As for RSS, I chose this feature for the following reasons:
- It promotes unification with OS X and its functionalities
- Coming into one collaborate area is better for reading and dealing with notifications
One might argue that RSS should go into a separate application or in the Newsstand. I don’t disagree with having a different application, although for simple and easy RSS reading and managing, I don’t feel there’s a need.
Newsstand on the other hand, I don’t feel is the right place. The reason for this is because RSS is not just news. On that simple basis, it doesn’t fit. Also, RSS is generally just text and comes in as such. Because Mail doesn’t preview images and only shows them as attachments, keeping the feeds that work and perform similarly gives this sense of belonging or a reason to why it should be there versus another place.
Note: Adding favicon support is possible, however the icons would have to be sized correctly to fit the specifications (most favicons would be too small and would look distorted if stretched to size).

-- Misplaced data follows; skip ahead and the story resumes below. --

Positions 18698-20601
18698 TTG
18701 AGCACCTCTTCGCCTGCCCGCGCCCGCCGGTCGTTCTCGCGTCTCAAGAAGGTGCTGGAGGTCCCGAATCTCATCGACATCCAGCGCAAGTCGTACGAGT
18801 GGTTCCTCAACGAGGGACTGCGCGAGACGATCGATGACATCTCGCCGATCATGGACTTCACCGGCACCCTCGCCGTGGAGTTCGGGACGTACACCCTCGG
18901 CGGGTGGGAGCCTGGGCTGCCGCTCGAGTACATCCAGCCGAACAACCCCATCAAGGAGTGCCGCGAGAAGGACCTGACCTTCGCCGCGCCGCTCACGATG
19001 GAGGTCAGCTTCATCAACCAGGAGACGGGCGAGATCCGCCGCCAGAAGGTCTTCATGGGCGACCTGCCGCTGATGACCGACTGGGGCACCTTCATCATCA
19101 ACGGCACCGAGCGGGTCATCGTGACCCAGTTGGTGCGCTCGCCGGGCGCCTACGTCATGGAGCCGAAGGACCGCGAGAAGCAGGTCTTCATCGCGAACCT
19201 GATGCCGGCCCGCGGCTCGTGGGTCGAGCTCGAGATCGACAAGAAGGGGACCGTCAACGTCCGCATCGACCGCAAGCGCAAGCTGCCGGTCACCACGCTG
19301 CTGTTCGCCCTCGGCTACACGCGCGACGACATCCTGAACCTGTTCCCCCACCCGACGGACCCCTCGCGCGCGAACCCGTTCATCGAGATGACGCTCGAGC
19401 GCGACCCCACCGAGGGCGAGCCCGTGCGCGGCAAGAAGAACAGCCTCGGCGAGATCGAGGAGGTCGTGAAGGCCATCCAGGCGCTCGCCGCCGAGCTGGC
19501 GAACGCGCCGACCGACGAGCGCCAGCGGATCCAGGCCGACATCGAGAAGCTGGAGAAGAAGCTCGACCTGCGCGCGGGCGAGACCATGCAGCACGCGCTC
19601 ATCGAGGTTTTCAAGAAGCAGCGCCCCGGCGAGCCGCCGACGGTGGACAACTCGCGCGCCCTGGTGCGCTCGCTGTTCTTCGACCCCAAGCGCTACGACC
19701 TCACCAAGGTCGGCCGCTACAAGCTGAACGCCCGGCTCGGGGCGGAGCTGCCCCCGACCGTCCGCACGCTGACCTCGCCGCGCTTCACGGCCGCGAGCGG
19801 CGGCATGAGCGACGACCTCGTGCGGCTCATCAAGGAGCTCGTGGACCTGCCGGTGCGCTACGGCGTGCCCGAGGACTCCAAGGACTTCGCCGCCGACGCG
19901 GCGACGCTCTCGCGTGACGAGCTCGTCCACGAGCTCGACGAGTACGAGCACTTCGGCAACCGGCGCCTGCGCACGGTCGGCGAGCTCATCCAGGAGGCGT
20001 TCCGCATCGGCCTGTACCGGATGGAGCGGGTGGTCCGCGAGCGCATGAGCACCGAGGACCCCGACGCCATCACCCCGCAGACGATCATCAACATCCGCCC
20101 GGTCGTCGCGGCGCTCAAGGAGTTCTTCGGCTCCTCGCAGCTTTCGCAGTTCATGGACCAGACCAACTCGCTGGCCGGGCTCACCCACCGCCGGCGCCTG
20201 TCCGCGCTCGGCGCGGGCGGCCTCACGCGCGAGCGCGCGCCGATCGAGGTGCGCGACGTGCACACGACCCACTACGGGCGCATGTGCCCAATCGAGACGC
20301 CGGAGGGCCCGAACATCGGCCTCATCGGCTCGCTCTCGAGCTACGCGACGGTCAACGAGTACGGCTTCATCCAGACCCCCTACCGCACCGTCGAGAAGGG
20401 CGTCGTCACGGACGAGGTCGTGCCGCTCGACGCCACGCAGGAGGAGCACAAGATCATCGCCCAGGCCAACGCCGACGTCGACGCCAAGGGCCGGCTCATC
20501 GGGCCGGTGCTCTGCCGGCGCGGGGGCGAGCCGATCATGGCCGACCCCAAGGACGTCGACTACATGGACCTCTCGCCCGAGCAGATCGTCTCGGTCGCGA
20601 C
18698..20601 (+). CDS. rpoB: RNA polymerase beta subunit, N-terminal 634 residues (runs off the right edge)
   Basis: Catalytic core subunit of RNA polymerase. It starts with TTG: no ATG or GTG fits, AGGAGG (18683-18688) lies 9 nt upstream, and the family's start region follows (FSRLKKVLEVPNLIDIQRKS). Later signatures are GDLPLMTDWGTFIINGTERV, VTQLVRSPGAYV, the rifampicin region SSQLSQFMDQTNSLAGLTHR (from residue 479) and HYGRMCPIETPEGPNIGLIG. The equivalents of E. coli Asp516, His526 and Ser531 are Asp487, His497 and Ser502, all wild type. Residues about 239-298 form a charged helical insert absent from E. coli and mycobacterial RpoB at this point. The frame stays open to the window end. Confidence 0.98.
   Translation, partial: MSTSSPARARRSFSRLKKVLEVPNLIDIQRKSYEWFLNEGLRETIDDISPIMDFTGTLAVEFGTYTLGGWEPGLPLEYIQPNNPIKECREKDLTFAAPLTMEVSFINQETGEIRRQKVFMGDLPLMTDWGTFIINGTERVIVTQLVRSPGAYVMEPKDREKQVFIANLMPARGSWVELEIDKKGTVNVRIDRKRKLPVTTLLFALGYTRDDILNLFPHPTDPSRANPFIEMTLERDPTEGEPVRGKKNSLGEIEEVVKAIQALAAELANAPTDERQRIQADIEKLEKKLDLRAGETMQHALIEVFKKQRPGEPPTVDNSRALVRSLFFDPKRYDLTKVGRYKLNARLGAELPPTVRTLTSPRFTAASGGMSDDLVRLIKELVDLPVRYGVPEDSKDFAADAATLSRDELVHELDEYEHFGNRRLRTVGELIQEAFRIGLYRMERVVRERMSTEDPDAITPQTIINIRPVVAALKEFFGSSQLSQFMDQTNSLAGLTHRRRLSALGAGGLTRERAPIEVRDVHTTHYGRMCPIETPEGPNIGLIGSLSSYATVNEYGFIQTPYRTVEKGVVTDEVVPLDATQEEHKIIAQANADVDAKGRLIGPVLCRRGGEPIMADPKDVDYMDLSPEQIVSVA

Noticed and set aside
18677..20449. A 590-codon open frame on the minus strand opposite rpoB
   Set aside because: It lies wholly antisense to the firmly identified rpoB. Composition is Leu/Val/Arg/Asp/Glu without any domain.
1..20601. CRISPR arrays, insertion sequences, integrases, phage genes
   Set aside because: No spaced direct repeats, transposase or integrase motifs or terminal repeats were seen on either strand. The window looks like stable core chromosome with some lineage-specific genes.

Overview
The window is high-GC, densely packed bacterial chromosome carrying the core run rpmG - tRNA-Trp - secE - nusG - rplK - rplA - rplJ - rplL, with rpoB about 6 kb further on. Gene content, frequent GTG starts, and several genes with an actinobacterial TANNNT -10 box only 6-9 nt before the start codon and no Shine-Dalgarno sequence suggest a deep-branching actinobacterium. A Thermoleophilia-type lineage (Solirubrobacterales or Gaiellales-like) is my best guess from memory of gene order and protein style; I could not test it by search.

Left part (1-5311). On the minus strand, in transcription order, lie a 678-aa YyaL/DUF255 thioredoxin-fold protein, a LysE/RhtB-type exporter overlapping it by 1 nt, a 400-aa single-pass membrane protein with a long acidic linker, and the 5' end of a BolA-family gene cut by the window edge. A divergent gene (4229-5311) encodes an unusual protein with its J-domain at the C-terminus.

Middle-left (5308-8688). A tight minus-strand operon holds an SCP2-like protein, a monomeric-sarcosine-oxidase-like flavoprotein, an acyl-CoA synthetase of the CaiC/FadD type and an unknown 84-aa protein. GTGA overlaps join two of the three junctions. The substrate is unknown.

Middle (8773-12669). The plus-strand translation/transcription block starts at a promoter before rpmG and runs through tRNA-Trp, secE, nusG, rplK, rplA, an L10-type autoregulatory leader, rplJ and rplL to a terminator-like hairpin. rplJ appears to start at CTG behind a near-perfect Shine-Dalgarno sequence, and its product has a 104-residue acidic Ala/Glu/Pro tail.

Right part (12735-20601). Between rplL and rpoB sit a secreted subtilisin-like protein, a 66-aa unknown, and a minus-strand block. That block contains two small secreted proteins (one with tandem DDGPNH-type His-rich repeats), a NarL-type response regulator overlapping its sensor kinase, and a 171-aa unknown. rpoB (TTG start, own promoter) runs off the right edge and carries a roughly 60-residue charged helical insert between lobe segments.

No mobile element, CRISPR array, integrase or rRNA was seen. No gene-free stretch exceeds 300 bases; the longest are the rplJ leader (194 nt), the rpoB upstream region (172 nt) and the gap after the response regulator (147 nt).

Also, RSS is not necessarily an end-game feature. This is an example of a possible addition.
Here’s a list of functionalities this incorporation could or would have.
- Unified inboxes and folders
- Collapsable sections - tapping the arrowed inboxes or folders reveal or hide them
- An RSS inbox
All iOS devices would support this feature.
“There is nothing wrong with change, if it is in the right direction.” - Winston Churchill
© 2012 Joshua Tucker